print(f"Error at iteration {i} is {error}.")
v = v_new

if i == max_iter:
print("Failed to converge!")

if verbose and i < max_iter:
print(f"\nConverged in {i} iterations.")

return v_new


Let’s run the code and plot the result.

v_star = compute_value_function()

fig, ax = plt.subplots()
ax.plot(S, v_star, 'k-', label='approximate value function')
ax.legend()
ax.set_xlabel("$x$")
ax.set_ylabel("value")

#plt.savefig("vfiv.pdf")

plt.show()

Error at iteration 5 is 1.2573668687016468.
Error at iteration 10 is 0.741211643809562.
Error at iteration 15 is 0.4376689170549888.
Error at iteration 20 is 0.2584390462574362.
Error at iteration 25 is 0.15260567184870055.
Error at iteration 30 is 0.09011212316537609.
Error at iteration 35 is 0.05321030760788403.
Error at iteration 40 is 0.0314201545393793.
Error at iteration 45 is 0.018553287053961753.
Error at iteration 50 is 0.010955530472493535.
Error at iteration 55 is 0.0064691311887052905.
Error at iteration 60 is 0.003819957275620567.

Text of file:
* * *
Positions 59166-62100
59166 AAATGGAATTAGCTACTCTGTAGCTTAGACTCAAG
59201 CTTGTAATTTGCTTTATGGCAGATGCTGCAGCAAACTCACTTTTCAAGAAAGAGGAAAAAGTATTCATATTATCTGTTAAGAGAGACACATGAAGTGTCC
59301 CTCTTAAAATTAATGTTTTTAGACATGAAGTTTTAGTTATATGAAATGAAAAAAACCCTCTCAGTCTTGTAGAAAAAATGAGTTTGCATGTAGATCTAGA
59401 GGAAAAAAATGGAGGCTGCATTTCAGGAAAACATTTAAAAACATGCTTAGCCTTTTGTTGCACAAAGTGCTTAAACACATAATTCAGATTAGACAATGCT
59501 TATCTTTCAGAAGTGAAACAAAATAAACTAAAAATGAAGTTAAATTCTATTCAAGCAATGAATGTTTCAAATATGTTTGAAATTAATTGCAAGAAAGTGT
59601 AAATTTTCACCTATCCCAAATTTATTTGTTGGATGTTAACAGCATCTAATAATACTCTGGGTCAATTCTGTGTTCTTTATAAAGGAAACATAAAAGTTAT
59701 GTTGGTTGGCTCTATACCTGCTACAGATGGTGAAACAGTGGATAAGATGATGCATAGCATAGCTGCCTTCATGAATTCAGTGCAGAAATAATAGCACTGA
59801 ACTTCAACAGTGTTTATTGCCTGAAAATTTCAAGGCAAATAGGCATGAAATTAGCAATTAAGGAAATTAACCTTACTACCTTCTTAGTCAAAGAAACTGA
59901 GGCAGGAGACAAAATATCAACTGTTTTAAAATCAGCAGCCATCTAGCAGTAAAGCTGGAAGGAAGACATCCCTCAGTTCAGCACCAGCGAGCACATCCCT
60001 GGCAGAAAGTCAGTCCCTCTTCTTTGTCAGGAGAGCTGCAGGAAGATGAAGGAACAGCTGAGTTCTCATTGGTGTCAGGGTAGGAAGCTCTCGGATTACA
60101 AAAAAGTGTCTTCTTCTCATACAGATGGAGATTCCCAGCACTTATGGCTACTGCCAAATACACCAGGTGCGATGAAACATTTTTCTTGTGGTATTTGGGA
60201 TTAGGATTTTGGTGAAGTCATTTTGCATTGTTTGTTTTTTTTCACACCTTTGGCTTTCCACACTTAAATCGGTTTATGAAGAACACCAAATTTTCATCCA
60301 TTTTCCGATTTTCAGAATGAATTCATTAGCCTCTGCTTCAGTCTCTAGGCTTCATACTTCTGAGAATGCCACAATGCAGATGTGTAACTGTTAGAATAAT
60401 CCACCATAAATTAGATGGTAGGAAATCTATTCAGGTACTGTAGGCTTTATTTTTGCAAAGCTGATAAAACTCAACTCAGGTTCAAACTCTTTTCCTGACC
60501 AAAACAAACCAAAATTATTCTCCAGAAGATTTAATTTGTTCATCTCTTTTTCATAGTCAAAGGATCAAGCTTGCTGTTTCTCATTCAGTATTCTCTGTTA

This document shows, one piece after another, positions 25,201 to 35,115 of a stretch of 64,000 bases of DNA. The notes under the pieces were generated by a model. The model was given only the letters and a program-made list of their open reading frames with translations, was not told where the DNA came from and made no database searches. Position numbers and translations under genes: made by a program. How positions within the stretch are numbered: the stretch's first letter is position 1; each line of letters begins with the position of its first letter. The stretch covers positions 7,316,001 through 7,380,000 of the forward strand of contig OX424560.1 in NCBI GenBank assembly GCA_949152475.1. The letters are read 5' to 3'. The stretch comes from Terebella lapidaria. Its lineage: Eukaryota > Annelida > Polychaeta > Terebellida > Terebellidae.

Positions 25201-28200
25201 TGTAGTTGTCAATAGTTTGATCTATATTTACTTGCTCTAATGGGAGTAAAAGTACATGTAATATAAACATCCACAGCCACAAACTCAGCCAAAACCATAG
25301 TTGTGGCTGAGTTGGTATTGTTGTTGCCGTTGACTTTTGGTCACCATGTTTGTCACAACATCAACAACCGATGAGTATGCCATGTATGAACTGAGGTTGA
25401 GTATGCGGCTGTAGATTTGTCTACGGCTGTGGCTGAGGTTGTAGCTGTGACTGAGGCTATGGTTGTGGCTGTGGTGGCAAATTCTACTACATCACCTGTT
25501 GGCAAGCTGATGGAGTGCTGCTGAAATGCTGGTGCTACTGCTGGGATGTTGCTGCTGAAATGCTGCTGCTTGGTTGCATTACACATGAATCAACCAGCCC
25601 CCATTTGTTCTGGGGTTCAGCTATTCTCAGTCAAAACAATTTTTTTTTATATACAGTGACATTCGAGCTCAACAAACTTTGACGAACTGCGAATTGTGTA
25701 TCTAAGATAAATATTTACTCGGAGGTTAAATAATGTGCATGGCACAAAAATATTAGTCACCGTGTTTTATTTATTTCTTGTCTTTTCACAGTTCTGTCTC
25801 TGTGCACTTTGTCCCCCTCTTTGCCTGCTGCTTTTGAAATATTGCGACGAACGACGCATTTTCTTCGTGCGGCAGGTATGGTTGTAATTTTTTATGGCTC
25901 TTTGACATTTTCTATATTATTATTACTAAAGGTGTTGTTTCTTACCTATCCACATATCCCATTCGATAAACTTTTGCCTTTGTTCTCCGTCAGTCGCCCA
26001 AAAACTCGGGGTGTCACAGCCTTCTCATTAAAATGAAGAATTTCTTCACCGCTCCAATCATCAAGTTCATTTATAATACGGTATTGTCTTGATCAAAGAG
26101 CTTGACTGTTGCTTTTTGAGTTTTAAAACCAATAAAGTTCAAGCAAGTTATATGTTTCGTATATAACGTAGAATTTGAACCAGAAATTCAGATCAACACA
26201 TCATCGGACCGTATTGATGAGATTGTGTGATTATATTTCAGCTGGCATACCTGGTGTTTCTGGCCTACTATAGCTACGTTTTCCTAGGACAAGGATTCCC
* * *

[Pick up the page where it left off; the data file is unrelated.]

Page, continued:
Error at iteration 65 is 0.002255646571679648.
Error at iteration 70 is 0.0013319367441120278.
Error at iteration 75 is 0.0007864953280325437.
Error at iteration 80 is 0.00046441762625448746.
Error at iteration 85 is 0.0002742339641272906.
Error at iteration 90 is 0.00016193241347650655.
Error at iteration 95 is 9.561947083724931e-05.

Converged in 95 iterations. Now we can compute the $$v^*$$-greedy policy, which is approximately optimal.

sigma_star = get_greedy(v_star)

fig, ax = plt.subplots()
ax.plot(S, sigma_star, 'k-', label='optimal policy')
ax.legend()

plt.show() Even though value function iteration only guarantees an approximately optimal policy, since computation of the value function is only up to a certain degree of precision, it turns out that our policy is exactly optimal.

This becomes clear in the next section.

Before that, let’s check that the Markov chain for wealth is globally stable by calculating the Dobrushin coefficient.

Here’s a function to compute the Dobrushin coefficient.